Published: Feb. 8, 2019

Colloquium poster with title, date, and photo of Czech country landscapesLand-cover change from forest to agriculture is widely recognized as a primary cause of accelerated soil erosion. Floodplains in agricultural watersheds represent fluvial archives for understanding anthropogenic erosion and downstream sedimentation. These agricultural legacy sediments may be used to construct watershed sediment budgets and can help reveal pathways of hydrologic and sedimentologic connectivity. However, the timing, spatial distribution, and feedback mechanisms of sediment transfers from slopes to floodplains are strongly scale-dependent, and there are limited field settings in which agricultural land-use has remained consistent over centennial timescales.

Hedgerow-defined agricultural landscapes in southwestern Czech Republic provide an opportunity to extend our understanding of human-induced erosion beyond decades to centuries. Floodplain sediments in the study area represent suitable archives for interpreting landscape-scale environmental changes associated with early agricultural land clearance (c. 1300 CE). X-ray florescence spectroscopy reveals changes in minerology and geochemistry that can be correlated with human activity. Pollen analysis also provides a mechanism for fingerprinting anthropogenically-derived sediments. Floodplains of small, medium, and large watersheds all contain fluvial sediment corresponding to the 14thcentury episode of intensive deforestation, but none of these fluvial archives reflect dramatic changes in sedimentation rates or processes. Detailed analysis of hillslope source areas using electrical resistivity tomography and high-resolution photogrammetry helps quantify the sediment trapping capabilities of field-boundaries. As a consequence of the landscape-scale field pattern established over 700 years ago, hillslopes have been largely de-coupled from downstream floodplain sinks. From a geomorphologic and pedologic perspective, this multi-functional landscape serves as a potential model for sustainable agricultural land management over centennial timescales.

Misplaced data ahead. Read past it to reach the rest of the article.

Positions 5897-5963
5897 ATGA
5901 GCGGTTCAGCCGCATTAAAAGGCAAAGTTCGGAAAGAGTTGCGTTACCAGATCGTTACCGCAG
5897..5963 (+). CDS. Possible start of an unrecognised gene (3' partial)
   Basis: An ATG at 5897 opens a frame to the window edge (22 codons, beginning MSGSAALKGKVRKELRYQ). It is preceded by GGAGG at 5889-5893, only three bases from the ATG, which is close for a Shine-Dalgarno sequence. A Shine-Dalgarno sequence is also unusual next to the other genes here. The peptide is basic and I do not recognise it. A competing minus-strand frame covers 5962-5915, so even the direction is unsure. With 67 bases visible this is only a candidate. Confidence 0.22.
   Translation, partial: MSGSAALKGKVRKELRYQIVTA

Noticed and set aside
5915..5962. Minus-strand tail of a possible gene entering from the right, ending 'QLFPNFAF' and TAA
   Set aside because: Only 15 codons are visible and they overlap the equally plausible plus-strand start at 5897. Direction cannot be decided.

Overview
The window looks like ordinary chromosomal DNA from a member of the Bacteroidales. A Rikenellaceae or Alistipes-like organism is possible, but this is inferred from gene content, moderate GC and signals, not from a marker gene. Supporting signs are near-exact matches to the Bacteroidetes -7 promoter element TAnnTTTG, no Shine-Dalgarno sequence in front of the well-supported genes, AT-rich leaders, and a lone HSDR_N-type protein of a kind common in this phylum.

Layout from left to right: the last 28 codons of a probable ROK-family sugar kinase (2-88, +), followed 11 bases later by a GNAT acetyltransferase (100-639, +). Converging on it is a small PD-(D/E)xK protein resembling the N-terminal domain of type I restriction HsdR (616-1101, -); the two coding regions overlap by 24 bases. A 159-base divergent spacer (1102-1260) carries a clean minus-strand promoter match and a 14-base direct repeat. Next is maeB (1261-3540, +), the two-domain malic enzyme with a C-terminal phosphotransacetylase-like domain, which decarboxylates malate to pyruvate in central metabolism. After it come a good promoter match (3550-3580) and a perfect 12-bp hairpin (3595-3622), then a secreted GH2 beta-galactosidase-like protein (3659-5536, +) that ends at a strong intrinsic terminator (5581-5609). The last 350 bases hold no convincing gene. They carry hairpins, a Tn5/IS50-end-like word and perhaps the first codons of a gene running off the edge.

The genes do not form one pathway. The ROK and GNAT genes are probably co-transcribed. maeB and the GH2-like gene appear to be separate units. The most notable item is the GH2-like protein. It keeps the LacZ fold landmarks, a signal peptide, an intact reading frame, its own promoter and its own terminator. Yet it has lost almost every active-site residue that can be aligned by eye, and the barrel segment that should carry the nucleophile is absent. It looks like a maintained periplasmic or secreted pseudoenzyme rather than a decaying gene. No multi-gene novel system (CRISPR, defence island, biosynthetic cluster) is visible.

J. Michael Daniels, Ph.D.
Associate Professor
Department of Geography and the Environment
University of Denver